After being traded twice on the same day in June, center Sam Gagner is hoping to put his struggles in Edmonton behind him with a fresh start in Arizona.
Gagner was dealt from the Oilers to the Lightning and then to Arizona in the span of an hour on June 29.
“Obviously the last couple years in Edmonton haven’t been great, so I’m excited for a fresh start,” Gagner told NHL.com. “I’m at that phase of my career where I need to take a step forward, and I feel like Arizona is the place to do that.”
In 481 games with Edmonton, the 25-year-old scored 101 goals and 295 points over seven seasons.
Originally a first-round pick of the Oilers (6th overall in 2007), Gagner never materialized into the point-producing forward he was projected as after averaging more than two points per-game with the London Knights of the Ontario Hockey League.
The 5-foot-11, 202-pound Ontario native matched a career-low with 10 goals in 2013-14 while battling with a broken jaw suffered in the preseason.
Gagner’s not the only one hoping a change of scenery will do him well.
Coyotes head coach, Dave Tippett feels more minutes will help Gagner flourish.
“If you look at Gagner in Edmonton, they have some top, top talent with guys like (Ryan) Nugent-Hopkins, (Taylor) Hall, (Jordan) Eberle,” Tippett said. “So we hope that Sam can get some of those key minutes that those players got in Edmonton that will allow him to flourish here.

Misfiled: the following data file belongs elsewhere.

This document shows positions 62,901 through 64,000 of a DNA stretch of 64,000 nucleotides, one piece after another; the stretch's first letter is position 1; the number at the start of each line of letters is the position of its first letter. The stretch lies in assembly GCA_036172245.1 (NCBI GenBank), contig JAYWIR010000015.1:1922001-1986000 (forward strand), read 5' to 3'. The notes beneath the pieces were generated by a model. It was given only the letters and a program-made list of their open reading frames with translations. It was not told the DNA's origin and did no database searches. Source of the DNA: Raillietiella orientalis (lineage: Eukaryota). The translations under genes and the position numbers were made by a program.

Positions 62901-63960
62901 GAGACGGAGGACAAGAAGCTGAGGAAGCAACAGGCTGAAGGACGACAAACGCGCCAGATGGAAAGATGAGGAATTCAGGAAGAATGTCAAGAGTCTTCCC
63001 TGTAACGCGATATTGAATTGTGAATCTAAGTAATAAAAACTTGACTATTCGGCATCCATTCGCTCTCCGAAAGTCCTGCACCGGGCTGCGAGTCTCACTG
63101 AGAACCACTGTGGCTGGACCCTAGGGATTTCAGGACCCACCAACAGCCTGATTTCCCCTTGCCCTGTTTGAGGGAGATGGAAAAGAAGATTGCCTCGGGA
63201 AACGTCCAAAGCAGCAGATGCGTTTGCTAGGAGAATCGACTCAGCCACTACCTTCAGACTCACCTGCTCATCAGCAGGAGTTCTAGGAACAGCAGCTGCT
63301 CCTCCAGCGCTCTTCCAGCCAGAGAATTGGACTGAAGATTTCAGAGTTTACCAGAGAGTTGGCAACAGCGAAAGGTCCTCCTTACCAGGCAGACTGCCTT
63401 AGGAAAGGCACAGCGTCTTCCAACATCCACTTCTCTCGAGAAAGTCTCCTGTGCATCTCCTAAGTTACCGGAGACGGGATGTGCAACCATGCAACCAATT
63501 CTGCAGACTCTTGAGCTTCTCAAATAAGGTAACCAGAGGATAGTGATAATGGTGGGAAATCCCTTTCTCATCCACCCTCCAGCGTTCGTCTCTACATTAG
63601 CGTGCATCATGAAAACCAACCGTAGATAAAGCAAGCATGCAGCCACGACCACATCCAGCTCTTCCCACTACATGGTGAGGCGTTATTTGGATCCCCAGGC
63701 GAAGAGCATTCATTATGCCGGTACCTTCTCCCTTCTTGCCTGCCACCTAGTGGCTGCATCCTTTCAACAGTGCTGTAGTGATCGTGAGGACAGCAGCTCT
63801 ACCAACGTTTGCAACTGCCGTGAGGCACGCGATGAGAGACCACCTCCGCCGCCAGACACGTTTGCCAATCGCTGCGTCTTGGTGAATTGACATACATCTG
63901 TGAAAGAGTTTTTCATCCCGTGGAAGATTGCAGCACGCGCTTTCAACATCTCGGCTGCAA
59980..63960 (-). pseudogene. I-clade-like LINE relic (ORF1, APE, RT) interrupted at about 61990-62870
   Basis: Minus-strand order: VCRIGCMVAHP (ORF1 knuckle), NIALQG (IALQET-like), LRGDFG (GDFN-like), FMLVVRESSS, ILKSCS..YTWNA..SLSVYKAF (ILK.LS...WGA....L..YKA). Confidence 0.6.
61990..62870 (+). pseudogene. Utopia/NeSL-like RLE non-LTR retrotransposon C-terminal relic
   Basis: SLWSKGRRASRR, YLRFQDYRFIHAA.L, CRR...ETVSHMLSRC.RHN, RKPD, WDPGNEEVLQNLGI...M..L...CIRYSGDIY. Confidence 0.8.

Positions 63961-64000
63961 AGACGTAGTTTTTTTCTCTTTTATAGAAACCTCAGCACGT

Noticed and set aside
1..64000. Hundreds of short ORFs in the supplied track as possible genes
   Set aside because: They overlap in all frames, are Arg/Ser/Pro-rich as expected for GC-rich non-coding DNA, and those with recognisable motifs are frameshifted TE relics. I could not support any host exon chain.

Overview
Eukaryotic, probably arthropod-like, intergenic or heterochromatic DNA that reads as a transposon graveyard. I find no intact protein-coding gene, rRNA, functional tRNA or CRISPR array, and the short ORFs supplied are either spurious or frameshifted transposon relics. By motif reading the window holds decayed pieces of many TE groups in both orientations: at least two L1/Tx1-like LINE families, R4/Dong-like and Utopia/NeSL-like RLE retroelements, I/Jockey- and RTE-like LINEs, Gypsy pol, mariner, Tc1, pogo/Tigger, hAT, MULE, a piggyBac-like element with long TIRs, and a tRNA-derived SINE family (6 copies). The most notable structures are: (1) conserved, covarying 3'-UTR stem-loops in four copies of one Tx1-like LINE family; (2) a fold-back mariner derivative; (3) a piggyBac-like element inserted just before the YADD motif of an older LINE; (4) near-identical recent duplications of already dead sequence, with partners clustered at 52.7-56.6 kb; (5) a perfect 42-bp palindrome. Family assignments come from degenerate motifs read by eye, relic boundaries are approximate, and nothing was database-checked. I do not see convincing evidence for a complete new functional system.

“It’s always a calculated risk, and we hope the change of scenery will do Sam good.”
NHL.com’s Corey Masisak projects Gagner could move from his natural center position to the wing if rookie centers Max Domi or Henrik Samuelsson are ready for the NHL. As Masisak points out, Gagner’s faceoff numbers are not strong and his defensive game has struggled at times, Gagner was a minus-29 last season.
With the departure of Radim Vrbata and Mike Ribeiro, Gagner will be counted on to contribute in Arizona.
“I’m really excited for it, I think they play a solid two-way game and compete really hard,” Gagner said. “I enjoy playing that way, I think it’s really important to be competitive and work hard on and off the ice. I think it really fits well, and it’s just a matter of making the most of it.”